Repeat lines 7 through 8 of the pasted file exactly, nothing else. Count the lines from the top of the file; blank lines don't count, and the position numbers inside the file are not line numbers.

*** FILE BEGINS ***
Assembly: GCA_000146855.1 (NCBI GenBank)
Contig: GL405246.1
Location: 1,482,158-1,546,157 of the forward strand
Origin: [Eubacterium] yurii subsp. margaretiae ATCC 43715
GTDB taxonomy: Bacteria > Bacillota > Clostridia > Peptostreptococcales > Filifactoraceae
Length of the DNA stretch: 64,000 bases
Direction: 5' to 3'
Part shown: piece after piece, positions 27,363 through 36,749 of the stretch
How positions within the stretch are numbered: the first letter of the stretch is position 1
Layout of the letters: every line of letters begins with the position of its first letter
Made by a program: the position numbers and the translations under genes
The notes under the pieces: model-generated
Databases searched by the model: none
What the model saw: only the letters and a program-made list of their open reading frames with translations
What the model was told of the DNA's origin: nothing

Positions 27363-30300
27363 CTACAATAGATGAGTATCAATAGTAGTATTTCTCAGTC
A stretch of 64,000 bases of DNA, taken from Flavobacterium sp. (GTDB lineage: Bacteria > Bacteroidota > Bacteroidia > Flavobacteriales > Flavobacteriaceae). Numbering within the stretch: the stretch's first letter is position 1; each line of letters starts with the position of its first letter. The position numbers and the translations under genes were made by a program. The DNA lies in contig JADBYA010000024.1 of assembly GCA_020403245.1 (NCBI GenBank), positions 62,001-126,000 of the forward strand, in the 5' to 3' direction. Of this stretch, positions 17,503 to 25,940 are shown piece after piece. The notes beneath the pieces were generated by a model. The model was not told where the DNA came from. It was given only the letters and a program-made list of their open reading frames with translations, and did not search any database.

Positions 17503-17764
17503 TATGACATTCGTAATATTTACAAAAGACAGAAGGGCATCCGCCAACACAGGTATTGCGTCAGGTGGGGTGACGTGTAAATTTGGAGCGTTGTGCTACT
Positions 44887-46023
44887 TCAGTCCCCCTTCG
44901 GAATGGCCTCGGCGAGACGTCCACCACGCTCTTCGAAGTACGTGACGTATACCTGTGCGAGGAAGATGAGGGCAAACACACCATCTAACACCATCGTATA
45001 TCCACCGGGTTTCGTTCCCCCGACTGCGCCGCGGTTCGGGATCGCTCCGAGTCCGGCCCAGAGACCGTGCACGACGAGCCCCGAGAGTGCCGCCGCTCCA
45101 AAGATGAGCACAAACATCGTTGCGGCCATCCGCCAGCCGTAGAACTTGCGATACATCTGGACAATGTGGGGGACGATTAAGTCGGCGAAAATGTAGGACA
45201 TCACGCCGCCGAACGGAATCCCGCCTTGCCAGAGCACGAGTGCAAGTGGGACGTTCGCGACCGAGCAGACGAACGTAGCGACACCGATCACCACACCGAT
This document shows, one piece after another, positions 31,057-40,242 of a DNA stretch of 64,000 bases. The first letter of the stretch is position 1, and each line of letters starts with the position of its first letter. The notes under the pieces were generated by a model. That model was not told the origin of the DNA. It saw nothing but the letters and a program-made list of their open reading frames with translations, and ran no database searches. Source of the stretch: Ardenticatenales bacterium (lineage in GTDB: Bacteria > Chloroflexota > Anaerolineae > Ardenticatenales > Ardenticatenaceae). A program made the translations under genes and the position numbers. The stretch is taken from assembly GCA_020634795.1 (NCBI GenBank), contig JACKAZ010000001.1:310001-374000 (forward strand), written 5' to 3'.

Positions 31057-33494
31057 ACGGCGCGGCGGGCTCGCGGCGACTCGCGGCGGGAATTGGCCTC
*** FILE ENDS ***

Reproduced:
Direction: 5' to 3'
Part shown: piece after piece, positions 27,363 through 36,749 of the stretch